To illustrate Jesus’ commitment to God’s will a little further, Derek points to His willingness to set aside His own will —no matter what that may have been —and do His father’s will instead. This death to self brings life to others. Jesus always looked to the end of something, the finished work He saw set before Him.
It’s good to be with you again, as we continue with our theme for this week: Objective for Living. In our previous studies we’ve seen that Jesus is both our pattern and our inspiration, and that the whole purpose of His coming to earth is stated there in one verse which we’ve quoted more than once already, Hebrews 10:7:
“Then I said, ‘Here I am—it is written about me in the scroll—I have come to do your will, O God.’” (NIV)
Let me imprint that statement, “Here I am—it is written about me in the scroll—I have come to do your will, O God.” Jesus had come to do God’s will. That was the supreme objective of His life, and the thing that He had to do to accomplish the will of God was already written in the scroll. He did not have to improvise, He did not have to write His own part.
In our study yesterday we looked at the way in which this motivation of Jesus was practically worked out in His earthly life and ministry. And we saw three specific results in His life. First of all, physical restoration. There at Jacob’s Well He was tired, He was hungry. And yet in doing the will of God in sharing the truth with that Samaritan woman, He received physical restoration—He was no longer hungry when His disciples returned with food.
Second, a proper view of the situation. He saw the harvest field with the eyes of God, where His disciples still looked with natural eyes. His commitment to do the will of God gave Him a different view from the people round about Him.
Thirdly, we saw another result—just judgment or impartial discernment. He said, “My judgment is just because I don’t seek My own will but the will of Him who sent Me.” He was never fooled, He was never carried away by His own wishful thinking or emotions or reactions. He always waited for the Father’s revelation concerning every situation.
In my talk today I’m going to share with you two further results produced in the life of Jesus by His commitment to do the will of God. For this next result we are going to look in John chapter 6, verse 35 through 40. This is a discourse of Jesus after He had fed the 5,000 with the five loaves and the two fishes. That’s the kind of starting point of the discourse, and He then gives it a spiritual application to Himself—John 6:35–40:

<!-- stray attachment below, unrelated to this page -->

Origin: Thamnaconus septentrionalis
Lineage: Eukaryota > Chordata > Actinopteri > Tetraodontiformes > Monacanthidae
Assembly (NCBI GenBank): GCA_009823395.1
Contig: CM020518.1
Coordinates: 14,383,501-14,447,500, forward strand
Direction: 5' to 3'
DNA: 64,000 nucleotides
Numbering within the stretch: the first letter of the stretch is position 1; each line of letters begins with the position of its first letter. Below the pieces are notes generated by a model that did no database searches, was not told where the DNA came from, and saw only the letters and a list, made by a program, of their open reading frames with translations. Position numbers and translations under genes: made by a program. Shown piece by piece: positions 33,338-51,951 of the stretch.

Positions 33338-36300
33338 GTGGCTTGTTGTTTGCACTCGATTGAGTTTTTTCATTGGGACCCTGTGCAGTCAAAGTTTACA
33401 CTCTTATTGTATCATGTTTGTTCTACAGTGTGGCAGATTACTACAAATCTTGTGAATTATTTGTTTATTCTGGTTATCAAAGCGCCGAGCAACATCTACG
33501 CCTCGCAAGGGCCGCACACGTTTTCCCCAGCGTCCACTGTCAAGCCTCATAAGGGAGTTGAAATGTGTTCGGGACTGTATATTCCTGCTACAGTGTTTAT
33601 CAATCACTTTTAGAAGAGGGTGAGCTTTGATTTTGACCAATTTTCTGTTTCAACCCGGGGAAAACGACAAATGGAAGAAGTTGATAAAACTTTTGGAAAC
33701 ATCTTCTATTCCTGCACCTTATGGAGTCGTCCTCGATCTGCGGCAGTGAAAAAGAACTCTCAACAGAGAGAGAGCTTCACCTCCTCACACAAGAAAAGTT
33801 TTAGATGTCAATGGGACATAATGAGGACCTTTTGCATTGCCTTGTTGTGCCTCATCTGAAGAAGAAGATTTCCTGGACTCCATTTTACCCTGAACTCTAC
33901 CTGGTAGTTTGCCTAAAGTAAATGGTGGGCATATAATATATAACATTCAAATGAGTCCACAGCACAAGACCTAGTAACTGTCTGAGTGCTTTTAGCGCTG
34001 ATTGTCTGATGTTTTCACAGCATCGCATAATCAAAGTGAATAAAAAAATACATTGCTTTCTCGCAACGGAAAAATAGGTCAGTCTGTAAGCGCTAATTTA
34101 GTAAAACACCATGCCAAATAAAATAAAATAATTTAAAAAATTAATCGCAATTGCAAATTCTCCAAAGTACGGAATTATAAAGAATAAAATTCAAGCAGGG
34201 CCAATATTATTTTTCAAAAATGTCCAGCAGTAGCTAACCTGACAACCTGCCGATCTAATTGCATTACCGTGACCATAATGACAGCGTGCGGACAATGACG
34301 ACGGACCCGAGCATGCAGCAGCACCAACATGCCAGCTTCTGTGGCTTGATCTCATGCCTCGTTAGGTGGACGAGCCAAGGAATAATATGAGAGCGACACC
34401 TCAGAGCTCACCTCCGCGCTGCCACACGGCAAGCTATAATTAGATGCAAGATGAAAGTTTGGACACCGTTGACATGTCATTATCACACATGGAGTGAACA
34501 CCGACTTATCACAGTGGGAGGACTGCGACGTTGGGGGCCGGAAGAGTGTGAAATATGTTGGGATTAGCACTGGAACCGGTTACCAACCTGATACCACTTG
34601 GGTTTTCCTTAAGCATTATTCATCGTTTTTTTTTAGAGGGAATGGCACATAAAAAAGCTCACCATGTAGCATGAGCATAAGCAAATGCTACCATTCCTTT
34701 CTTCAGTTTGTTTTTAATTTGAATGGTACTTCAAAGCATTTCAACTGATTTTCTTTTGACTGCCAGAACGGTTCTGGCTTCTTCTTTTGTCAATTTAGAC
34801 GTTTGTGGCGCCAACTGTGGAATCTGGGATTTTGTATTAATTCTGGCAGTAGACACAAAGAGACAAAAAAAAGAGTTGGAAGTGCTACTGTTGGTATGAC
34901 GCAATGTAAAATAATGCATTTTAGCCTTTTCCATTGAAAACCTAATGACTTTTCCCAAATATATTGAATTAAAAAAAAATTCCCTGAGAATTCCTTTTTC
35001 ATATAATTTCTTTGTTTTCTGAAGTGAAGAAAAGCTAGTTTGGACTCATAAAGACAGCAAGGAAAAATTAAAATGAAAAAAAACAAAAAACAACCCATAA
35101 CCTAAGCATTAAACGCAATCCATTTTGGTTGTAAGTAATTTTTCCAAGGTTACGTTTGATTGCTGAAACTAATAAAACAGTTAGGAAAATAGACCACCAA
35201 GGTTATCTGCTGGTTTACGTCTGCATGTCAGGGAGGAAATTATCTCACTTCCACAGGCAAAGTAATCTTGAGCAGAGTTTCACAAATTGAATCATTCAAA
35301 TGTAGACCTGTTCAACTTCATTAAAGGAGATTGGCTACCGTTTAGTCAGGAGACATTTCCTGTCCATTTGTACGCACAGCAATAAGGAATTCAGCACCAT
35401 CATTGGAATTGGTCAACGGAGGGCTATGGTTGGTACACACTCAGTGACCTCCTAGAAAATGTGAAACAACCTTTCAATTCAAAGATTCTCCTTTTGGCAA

“Then Jesus declared, ‘I am the bread of life. He who comes to me will never go hungry, and he who believes in me will never be thirsty. But as I told you, you have seen me and still you do not believe. All that the Father gives me will come to me, and whoever comes to me I will never drive away. For I have come down from heaven not to do my will but to do the will of him who sent me. [See again, that one central motivation—‘I have come down from heaven, not to do my will but to do the will of him who sent me.’ And I think it’s significant that there has to be a setting aside of our own will before we can do the will of God. And then Jesus continues.] And this is the will of him who sent me, that I shall lose none of all that he has given me, but raise them up at the last day. For my Father’s will is that everyone who looks to the Son and believes in him shall have eternal life, and I will raise him up at the last day.’” (NIV)
Notice there at the end—“My Father’s will...” Jesus had set aside His own will. Now He states the Father’s will. What beautiful words those are. I never read that statement—“I am the bread of life.” without being moved. “The one who looks to Me and believes in Me shall have eternal life and I will raise him up at the last day.” Beautiful words, a beautiful offer—the bread of life, the One who can feed a hungry world, the One who can give life to a dying world. But what was the price? The price was, “Not doing my will but the will of him who sent me.” You see, as long as we’re busy with out own plans, purposes and objectives, we cannot be channels of divine life. This was true even of Jesus. How much more of you and me? If we want the privilege of being God’s bread, broken to feed a hungry world, and God’s life shared with a dying world, then we have to make a renunciation. “Not my will but the will of him who sent me.”